The Centers for Disease Control and Prevention (CDC) and the Food and Drug Administration (FDA) are currently coordinating a multistate investigation of fungal infection among patients who received a steroid injection with a potentially contaminated product either into the spinal area or in a joint space, such as a knee, shoulder or ankle.
CDC and FDA have confirmed the presence of a fungus known as Exserohilum rostratum in unopened medication vials of preservative-free methylprednisolone acetate (80mg/ml) from one of the three implicated lots from NECC (Lot #08102012@51, BUD 2/6/2013). The laboratory confirmation further links steroid injections from these lots from NECC to the multistate outbreak of fungal meningitis and joint infections. Testing on the other two implicated lots of methylprednisolone acetate and other NECC injectable medications continues. Of the 47 patients with laboratory confirmed fungal meningitis as of October 17, 2012, Exserohilum rostratum has been found in clinical specimens for all but two patients. Of the other two patients, one has been found to be infected with Aspergillus fumigatus and one with Cladosporium.
Clinicians should continue to contact patients who have received medicines associated with the following three lots of preservative-free methylprednisolone acetate (80mg/ml) from the New England Compounding Center (NECC) that were recalled on September 26, 2012.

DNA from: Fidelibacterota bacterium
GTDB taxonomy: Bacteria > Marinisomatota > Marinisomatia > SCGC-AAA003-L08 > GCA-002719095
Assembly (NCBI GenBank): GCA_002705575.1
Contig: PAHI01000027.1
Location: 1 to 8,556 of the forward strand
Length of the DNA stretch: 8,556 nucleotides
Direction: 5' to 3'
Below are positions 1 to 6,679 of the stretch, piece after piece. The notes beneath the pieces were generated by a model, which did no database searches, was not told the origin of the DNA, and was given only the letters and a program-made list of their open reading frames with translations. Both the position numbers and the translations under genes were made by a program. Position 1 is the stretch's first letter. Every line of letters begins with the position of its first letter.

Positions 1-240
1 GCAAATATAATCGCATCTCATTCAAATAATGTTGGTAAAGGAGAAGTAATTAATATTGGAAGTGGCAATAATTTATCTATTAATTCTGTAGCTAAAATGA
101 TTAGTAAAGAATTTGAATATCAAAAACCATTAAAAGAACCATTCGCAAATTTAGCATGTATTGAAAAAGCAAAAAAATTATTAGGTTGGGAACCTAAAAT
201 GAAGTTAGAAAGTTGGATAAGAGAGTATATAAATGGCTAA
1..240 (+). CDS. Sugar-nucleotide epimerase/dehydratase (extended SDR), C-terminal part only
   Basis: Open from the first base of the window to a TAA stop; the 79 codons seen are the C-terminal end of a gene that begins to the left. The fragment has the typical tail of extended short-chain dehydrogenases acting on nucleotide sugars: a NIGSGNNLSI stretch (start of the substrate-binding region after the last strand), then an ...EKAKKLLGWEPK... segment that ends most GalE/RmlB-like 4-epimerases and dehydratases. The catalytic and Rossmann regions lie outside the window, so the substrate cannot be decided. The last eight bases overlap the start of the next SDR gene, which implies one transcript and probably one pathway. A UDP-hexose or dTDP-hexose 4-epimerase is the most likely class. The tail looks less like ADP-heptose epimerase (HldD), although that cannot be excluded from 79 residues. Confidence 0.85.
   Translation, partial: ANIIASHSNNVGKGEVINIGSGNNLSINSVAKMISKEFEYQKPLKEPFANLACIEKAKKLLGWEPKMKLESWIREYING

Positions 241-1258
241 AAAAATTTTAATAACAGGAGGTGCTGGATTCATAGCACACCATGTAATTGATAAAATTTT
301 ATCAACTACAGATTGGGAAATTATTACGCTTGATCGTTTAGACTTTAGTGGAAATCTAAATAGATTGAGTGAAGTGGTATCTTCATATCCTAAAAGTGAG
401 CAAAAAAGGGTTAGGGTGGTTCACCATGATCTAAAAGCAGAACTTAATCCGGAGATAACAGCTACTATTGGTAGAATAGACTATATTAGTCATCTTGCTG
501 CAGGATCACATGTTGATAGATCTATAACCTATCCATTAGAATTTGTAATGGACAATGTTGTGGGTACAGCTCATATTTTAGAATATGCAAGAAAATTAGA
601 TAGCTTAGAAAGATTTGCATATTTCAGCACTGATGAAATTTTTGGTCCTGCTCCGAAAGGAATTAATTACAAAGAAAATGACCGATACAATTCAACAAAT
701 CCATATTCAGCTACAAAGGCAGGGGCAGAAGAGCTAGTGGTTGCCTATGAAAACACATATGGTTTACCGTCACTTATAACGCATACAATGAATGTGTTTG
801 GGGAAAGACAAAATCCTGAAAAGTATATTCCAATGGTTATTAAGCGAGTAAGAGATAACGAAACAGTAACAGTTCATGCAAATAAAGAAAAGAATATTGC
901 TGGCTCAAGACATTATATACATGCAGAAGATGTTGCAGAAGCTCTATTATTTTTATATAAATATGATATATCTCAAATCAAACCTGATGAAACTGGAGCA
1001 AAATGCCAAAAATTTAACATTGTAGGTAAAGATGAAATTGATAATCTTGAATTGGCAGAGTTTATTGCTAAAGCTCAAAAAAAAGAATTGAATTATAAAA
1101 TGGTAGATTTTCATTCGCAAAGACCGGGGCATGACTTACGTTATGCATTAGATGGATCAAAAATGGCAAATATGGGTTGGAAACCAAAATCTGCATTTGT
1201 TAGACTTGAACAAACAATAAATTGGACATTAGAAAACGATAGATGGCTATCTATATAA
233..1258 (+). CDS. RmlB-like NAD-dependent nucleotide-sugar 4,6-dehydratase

- Methylprednisolone Acetate (PF) 80 mg/ml Injection, Lot #05212012@68, BUD 11/17/2012
- Methylprednisolone Acetate (PF) 80 mg/ml Injection, Lot #06292012@26, BUD 12/26/2012
- Methylprednisolone Acetate (PF) 80 mg/ml Injection, Lot #08102012@51, BUD 2/6/2013
The potentially contaminated injections were given starting May 21, 2012. See updated Clinician Guidance webpage for more information.
CDC’s guidance to patients has not changed as a result of the expanded voluntary recall of all NECC products, announced on October 6, 2012.
Patients who believe they might have received a potentially contaminated medication should contact the physician who performed their procedure to find out if their medication was from one of the three lots.
Patients who received a potentially contaminated medication should seek medical attention if they have any symptoms.
Patients need to remain vigilant for onset of symptoms because fungal infections can be slow to develop. Typically in this outbreak, symptoms have appeared 1 to 4 weeks following injection, but it’s important to know that longer and shorter periods of time between injection and onset of symptoms have been reported. Therefore, patients and physicians need to closely watch for symptoms for at least several months following the injection. For more information, see updated Patient Guidance.